January’s unexpected death of Kobe Bryant and his daughter in a helicopter accident brings up a lot of thoughts about unexpected deaths. Then about expected deaths. Then grief.
Lots of people died the same day as Kobe and his daughter. They will be just as missed by their families and friends. But because Kobe was a public figure, and outstanding athlete who brought joy to a lot of people with his remarkable talent, his life did stand out more in the public sphere. And so does his tragic death, on his way to coach his daughter’s basketball game, doing what he loved with one of his beloved daughters. He was thrilled to be a girldad.
My mom died unexpectedly. She was a few weeks shy of 83. She took the “easy chair way to heaven,” the simple, pain-free death. She didn’t feel good, sat down to rest, and slipped away. The medical examiner thought the heart attack probably took her right away. My dad, who died of cancer 17 years earlier at 65, suffered and fought and came to grips with his death.
I know which way I would chose to die but I know I don’t have that option. I do know that the grief for that unexpected loss of my mom was more difficult. With my father’s death, I comprehended that discordant phrase you hear at funerals, “It’s a blessing.”
Everyone deals with the grief of death, whether it’s expected or not, whether you left
things unsaid, whether you have regrets. GriefShare is a network of support groups that helps survivors deal with this tricky thing. I’ve seen posters for Grief Yoga classes. People journal, people pray. People find creative outlets like making posters of things they love about the one they lost. Some doubt everything they’ve ever believed and have to make peace with the new life they have.
There are as many ways to grieve as there are people. It, however, is not an easy undertaking and can take years or a lifetime. Grieving also takes time and there isn’t a normal timetable for it.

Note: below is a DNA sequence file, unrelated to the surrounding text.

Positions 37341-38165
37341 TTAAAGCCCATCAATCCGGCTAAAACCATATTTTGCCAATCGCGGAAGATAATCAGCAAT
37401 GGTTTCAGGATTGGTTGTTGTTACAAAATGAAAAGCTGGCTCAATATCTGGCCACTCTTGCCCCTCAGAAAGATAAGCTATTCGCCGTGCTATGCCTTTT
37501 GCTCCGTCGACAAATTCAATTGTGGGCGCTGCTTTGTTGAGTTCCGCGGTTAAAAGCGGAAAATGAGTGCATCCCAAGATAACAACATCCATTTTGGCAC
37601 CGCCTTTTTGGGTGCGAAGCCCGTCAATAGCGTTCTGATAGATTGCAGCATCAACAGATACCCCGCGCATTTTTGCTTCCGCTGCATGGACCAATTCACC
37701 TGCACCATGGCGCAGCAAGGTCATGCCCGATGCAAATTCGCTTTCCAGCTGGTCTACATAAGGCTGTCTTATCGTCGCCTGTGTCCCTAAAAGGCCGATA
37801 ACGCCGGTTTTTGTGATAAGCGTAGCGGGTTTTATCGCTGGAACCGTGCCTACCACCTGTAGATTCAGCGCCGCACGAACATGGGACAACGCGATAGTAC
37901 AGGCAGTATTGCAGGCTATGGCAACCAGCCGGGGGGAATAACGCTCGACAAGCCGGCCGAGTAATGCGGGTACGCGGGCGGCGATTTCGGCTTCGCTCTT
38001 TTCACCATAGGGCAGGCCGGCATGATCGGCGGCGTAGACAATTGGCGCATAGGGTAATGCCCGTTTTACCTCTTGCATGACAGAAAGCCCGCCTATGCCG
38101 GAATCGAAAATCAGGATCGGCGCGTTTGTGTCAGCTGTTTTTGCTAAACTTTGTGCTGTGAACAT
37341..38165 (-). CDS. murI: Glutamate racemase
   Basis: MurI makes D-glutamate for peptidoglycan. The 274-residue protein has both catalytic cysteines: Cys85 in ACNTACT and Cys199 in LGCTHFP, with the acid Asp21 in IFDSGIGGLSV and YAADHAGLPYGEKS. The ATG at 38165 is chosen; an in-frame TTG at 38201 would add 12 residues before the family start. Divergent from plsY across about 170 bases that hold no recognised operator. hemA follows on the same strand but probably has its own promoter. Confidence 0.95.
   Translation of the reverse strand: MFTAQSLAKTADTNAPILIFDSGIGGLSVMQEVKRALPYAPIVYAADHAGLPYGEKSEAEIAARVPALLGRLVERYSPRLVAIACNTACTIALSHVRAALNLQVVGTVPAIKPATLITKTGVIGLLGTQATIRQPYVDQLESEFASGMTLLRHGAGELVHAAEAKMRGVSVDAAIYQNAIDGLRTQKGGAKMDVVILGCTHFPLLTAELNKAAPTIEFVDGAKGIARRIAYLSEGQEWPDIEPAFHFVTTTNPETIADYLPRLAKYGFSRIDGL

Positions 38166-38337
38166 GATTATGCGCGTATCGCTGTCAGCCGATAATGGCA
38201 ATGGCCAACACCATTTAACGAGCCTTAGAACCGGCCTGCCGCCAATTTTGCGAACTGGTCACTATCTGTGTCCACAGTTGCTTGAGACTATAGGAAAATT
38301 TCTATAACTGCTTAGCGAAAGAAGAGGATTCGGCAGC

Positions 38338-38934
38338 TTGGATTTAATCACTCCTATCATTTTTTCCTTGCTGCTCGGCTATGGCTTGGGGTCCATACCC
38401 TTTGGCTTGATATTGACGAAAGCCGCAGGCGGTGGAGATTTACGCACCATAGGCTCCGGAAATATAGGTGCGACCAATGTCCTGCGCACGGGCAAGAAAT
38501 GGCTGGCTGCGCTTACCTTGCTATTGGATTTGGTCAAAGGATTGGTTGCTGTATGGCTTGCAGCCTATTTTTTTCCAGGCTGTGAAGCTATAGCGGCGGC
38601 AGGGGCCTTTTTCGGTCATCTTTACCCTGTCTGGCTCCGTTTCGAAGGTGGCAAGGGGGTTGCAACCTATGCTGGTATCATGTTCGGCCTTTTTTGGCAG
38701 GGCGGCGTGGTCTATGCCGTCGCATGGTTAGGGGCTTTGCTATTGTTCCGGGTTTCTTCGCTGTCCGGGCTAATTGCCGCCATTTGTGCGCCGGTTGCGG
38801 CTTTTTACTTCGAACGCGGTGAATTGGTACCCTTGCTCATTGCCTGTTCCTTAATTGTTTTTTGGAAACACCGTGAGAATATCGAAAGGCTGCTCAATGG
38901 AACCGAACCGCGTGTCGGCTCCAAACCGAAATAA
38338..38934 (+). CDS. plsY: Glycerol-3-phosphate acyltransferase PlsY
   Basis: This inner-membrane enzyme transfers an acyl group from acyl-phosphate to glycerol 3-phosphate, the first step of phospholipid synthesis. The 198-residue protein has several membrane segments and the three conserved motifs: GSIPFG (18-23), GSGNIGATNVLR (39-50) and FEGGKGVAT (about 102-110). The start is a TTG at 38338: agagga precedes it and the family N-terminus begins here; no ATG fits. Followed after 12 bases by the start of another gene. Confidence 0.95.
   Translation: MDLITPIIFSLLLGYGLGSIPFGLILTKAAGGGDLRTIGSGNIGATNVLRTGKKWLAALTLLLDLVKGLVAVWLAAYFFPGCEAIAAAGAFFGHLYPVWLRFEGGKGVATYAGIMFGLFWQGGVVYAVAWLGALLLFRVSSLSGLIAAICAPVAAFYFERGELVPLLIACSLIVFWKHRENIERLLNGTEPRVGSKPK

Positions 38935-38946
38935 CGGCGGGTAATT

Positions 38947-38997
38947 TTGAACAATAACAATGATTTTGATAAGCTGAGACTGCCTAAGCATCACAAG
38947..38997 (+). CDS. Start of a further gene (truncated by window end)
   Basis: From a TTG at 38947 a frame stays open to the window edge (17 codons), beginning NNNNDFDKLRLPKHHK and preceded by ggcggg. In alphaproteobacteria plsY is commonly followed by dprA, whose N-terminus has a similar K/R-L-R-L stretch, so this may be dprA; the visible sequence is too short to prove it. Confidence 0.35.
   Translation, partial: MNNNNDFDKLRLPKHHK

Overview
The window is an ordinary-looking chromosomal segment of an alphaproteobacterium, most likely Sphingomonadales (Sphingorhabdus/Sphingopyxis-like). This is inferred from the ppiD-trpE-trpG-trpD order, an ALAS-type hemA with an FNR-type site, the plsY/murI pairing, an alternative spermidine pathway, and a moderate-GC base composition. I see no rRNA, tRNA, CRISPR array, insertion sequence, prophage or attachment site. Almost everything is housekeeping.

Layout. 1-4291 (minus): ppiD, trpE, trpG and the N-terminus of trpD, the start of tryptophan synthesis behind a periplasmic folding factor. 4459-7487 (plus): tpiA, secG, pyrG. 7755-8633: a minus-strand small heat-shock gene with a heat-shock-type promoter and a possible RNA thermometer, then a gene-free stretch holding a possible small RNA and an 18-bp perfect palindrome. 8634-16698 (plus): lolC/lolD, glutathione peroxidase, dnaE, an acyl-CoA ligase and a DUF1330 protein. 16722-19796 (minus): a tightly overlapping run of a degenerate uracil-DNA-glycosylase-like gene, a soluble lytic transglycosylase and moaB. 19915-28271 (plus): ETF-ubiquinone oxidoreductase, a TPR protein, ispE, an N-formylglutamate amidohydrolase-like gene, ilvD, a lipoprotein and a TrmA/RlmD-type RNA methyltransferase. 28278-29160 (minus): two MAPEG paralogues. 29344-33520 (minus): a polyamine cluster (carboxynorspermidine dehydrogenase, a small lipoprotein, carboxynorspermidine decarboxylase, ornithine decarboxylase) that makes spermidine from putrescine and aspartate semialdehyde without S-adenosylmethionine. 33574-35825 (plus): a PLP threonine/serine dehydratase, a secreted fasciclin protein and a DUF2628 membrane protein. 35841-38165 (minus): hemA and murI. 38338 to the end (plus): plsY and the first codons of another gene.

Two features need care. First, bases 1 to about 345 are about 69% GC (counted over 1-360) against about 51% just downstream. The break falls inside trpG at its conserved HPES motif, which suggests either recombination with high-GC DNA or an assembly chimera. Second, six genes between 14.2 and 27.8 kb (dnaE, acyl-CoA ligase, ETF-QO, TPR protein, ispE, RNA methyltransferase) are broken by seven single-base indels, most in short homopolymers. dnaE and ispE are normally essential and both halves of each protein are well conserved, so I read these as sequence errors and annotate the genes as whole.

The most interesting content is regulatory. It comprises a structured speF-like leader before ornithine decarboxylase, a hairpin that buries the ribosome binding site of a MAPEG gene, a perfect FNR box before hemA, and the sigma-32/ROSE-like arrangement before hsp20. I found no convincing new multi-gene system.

In 1969 Elizabeth Kubler-Ross broke into the art of grief writing On Grief and Grieving. She introduced the five stages of grief and loss: denial and isolation; anger; bargaining; depression; acceptance. Grievers do not necessarily go through the stages in the same order or experience all of them. But the five steps brought into light a process for a task that is very important.
I sometimes accompanied my mom and grandma in the spring to the cemeteries where the family lay in rest. They’d plant flowers in May and tidy up the area. In the fall, they’d reverse the process. It was a tradition.
Some of my siblings go out to our parents’ grave and put tokens on the marker. They’ll plant and tidy up things too. And talk to them.
I know a young mother who goes to my mother-in-law’s cemetery marker and talks to her as a way of settling and comforting herself even though they aren’t related and never met.
There is one way I don’t find productive. My city has several of these homages to their
dead relatives on the spot closest to where they died. These places are fastidiously and seasonally maintained. The place where your son’s motorcycle crashed into a pole ending his troubled adulthood seems a place you come to terms with not glorify.
Bringing that grief out of the cemetery and onto the roadways for all to see seems a step beyond healthy grief. I lose the connection to a therapeutic endeavor when you memorialize the public place of death. But I admit that I could be wrong. Quite a few people do it.
Grief is complex; that’s my point. But you should do it the best way you can. It’s good for you.